Fr. Joseph: So, there are some people in the West who try to present the Ukrainian Orthodox Church as if it is oppressed and under the control of Moscow, and as if they need freedom from that. Patriarch Bartholomew claims, as you know, that he had the authority to take Ukraine away from the Moscow Patriarchate, and he started this new thing called the "Orthodox Church of Ukraine". So now they claim that the church in Ukraine is free, because now Ukraine can have its own national church that's not connected in any way to Russia. How do you feel about these claims made by Patriarch Bartholomew and by many people in the West?
Liya: Well, frankly, it seems to me that people in Ukraine who think they are fighting for freedom, including the Ukrainian church, they don't understand what freedom is. To them, "freedom" is to follow the West. That is, it is essentially to sit at the post of the master. I don't consider it freedom. Real freedom is independence, real independence. Because, we lean toward Russia not because it has better living conditions, or favorable conditions, or some other reason, but because we consider ourselves to be one people. I mean, that's what it's all about.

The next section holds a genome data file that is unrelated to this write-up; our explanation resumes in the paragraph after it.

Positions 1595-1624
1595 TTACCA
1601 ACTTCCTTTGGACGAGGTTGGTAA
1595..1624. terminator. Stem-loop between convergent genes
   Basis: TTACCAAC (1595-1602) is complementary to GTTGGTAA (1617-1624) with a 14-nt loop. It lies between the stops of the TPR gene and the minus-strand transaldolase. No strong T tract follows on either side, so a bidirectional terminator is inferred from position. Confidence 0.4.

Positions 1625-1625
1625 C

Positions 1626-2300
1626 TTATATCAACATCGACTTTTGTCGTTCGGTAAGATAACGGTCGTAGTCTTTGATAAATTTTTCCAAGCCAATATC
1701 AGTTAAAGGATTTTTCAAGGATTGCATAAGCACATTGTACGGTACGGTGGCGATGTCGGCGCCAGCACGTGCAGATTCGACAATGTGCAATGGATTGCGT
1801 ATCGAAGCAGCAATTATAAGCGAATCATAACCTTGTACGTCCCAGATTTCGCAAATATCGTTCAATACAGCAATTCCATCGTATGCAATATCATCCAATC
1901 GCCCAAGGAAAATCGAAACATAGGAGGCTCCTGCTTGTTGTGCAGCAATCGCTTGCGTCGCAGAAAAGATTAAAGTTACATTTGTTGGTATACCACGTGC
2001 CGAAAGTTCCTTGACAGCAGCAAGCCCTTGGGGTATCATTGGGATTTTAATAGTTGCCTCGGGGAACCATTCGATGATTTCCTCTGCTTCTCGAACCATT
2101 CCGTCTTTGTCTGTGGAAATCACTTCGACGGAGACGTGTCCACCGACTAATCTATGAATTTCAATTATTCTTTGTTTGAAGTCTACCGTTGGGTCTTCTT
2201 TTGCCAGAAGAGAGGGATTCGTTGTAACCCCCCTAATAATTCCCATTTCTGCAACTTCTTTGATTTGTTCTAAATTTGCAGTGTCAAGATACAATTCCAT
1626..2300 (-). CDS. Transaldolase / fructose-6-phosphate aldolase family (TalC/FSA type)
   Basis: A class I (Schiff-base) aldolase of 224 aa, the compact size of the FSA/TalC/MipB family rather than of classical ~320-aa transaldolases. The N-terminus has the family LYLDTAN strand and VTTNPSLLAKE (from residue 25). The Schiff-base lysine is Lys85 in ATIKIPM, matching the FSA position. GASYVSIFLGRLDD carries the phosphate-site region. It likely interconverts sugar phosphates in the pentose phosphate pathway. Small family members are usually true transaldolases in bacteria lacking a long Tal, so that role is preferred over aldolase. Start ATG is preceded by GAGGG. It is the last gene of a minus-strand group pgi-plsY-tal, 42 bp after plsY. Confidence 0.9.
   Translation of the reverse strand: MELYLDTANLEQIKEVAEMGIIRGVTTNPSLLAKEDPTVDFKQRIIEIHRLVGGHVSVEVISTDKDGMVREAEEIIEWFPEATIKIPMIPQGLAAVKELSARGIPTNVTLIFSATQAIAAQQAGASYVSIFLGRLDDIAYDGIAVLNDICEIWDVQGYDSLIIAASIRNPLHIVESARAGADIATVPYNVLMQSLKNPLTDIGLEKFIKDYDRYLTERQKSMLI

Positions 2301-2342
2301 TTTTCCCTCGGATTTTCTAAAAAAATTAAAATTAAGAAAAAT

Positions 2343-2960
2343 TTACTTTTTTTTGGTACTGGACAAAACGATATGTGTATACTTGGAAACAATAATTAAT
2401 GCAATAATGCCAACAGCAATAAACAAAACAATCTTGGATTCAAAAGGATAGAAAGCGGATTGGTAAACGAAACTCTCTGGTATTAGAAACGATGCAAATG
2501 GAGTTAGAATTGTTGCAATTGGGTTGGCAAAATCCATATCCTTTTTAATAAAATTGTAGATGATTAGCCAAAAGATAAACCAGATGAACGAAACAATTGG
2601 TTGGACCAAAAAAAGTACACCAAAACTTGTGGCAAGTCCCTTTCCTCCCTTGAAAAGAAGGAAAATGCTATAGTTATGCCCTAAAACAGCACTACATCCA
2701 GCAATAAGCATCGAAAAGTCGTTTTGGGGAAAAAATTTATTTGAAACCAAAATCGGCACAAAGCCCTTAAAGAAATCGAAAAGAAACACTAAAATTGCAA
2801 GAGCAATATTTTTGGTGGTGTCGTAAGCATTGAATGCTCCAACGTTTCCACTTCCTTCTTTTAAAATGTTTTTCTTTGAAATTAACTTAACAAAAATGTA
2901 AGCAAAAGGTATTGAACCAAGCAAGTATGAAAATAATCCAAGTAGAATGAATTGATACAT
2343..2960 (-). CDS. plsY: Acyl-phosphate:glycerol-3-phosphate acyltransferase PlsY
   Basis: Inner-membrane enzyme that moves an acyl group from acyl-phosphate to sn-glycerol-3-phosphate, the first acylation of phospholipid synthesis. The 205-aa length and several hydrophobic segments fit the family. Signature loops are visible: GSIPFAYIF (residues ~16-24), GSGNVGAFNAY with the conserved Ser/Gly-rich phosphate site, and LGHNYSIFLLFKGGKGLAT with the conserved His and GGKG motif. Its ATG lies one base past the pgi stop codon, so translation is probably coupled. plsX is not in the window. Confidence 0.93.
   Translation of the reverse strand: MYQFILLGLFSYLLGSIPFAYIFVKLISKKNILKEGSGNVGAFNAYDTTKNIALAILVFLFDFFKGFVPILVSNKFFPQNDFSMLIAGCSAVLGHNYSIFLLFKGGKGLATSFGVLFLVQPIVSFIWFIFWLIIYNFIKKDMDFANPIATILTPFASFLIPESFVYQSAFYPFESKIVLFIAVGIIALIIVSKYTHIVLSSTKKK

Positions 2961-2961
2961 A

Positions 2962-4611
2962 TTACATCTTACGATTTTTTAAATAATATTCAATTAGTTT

Fr. Joseph: So, for religion, for the Orthodox Church, do you feel like Patriarch Bartholomew and this new Ukrainian church [the "Orthodox Church of Ukraine"], do you think it has helped things, or has it made them worse?
Liya: Well, of course it has made things worse. But tell me, in America, in the Protestant church, among Protestant clergy, how do they feel about this LGBT movement and homosexuality? How do they react to it?
Fr. Joseph: So, there are many thousands of different Protestants. So many different opinions. Sadly, some of the bigger Protestant churches have decided to agree with LGBT. And so, in some of the churches, you will have a Lesbian "priestess" or a homosexual "pastor" of a church, and it's horrible. But, there are also many churches in America that are Protestant, where they say this is terrible. They say, "We should not accept this. Marriage is only between one man and one woman." And so they're teaching better things. There are just so many different kinds of Protestants in America. So you have both. It's confusion. A lot of confusion.